Why should the national security of the US dictate export control regulations of the Low Countries, Erik Jan Marinissen and his famous co-author wonder. There are other factors to consider.
Chances are that you, as a high-tech engineer or engineering manager, have been confronted with export control regulations in some way or another. These regulations aim to prevent the proliferation of weapons of mass destruction, terrorism and other national security threats by limiting the access of certain countries, entities, organizations or named individuals to these sensitive technologies or materials. Incidentally, “national” typically refers to the United States of America.
For most of us, it’s easy to understand and agree with rules that prohibit the export of arms, ammunition or military equipment to countries that are in armed conflicts, support terrorism, form a threat to our own national security and/or have other malicious intentions. However, not all export control regulations are aimed solely at making the world a more peaceful place.
Proponents of the recent export control regulations imposed by the US on China argue that they’re necessary to protect national security and prevent the transfer of sensitive technologies to a potential adversary. They want America to maintain technological leadership. Additionally, proponents argue that China’s record on intellectual property theft and industrial espionage makes it a high-risk destination for high-tech exports. They point to Chinese companies such as Huawei, which have been accused of using stolen technology to gain a competitive advantage in global markets.
Critics, on the other hand, say that regulations are hampering global technological progress and stifling innovation. They argue that they create a ‘cold tech war’ between China and the US, which isn’t only damaging bilateral relations but also undermining global cooperation and collaboration in science and technology. According to them, the ban on high-tech exports to China is hurting not only Chinese companies but also the global tech industry, which relies heavily on cross-border collaboration and open innovation to drive progress.
Many of the world’s leading technology companies rely on global supply chains, which span multiple countries and regions. Export control regulations may also harm the interests of businesses and consumers in Western countries by limiting their access to affordable and innovative products. For example, restrictions on the export of semiconductors to China could disrupt global supply chains and increase the costs of consumer electronics, such as smartphones and laptops, which rely heavily on semiconductors. This could also lead to shortages and delays in production and delivery times.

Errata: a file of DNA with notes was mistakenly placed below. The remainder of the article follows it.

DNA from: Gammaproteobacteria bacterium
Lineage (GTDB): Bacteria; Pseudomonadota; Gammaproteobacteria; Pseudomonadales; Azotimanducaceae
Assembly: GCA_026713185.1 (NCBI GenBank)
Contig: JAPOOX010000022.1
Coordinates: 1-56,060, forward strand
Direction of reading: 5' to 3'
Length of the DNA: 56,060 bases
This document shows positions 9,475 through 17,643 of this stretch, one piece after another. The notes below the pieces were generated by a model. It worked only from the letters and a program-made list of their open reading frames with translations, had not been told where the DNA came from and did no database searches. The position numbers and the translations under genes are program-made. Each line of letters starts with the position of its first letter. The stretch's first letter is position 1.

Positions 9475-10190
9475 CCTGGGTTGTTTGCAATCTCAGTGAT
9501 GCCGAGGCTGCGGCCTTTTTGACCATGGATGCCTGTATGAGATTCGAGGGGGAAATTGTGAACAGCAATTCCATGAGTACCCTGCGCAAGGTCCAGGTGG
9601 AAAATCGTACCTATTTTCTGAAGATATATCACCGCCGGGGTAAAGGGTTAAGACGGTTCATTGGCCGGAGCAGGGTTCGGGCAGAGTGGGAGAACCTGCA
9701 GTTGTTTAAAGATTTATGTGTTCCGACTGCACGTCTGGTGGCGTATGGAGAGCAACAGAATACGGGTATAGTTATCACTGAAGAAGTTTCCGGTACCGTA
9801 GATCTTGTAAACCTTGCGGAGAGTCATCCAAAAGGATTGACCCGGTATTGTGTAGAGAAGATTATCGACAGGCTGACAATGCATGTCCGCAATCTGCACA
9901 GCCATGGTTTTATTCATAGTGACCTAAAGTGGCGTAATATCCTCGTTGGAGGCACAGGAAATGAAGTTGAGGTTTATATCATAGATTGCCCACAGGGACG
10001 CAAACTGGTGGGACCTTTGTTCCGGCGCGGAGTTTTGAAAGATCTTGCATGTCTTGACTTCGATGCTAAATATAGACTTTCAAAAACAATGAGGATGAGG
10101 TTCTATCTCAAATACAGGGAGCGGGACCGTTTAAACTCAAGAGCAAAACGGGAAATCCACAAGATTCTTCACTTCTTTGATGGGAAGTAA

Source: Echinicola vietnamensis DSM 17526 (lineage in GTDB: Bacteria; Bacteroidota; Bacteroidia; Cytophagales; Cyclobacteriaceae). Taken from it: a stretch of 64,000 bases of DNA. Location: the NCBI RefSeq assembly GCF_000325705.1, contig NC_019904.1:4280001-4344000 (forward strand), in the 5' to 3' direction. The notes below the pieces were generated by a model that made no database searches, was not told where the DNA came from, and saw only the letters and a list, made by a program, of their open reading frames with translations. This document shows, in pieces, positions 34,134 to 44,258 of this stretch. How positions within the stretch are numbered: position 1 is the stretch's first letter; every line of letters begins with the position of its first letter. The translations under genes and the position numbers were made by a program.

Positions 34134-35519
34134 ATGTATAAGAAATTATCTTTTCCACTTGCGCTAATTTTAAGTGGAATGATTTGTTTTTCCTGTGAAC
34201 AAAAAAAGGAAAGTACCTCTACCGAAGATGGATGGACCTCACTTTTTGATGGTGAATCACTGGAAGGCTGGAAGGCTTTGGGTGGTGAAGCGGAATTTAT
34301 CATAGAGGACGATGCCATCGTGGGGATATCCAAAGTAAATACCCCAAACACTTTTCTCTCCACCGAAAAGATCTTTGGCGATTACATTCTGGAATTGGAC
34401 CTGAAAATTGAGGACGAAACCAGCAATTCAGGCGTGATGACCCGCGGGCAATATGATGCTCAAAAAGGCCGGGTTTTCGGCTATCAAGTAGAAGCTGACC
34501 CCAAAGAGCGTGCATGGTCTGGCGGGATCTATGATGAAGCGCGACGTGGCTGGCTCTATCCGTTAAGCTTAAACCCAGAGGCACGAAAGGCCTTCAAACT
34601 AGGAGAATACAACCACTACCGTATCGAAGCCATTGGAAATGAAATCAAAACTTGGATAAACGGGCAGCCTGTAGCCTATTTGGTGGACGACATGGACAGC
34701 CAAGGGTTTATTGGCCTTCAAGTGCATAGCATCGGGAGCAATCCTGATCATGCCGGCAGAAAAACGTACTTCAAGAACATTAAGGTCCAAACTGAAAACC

Finally, critics argue, banning the export of certain technologies to China may incentivize Chinese firms to invest heavily in research and development to develop indigenous technologies, which could eventually compete with or even surpass Western technologies. This could result in a loss of technological leadership for Western countries and a shift in the global balance of power.
Countries such as the Netherlands and Belgium are being pressured by the US not to export high-tech knowledge, products or tools that enable them, to China. This includes the Dutch crown jewel for chip production, ASML’s EUV wafer stepper. The export of advanced immersion scanners may soon be regulated as well. Research institute Imec is also confronted with restrictions.
If you ask me, not American national but global security should be the driving force in the definition of our export control regulations. And it makes perfect sense to me that the Low Countries take their economic interests into account while defining them. Although these economic interests have been primarily focused on the US, we should slowly accept the reality that in just a few years – possibly as soon as 2035 – China will be the world’s number-one economy. History proves that (economic) superpowers come and go.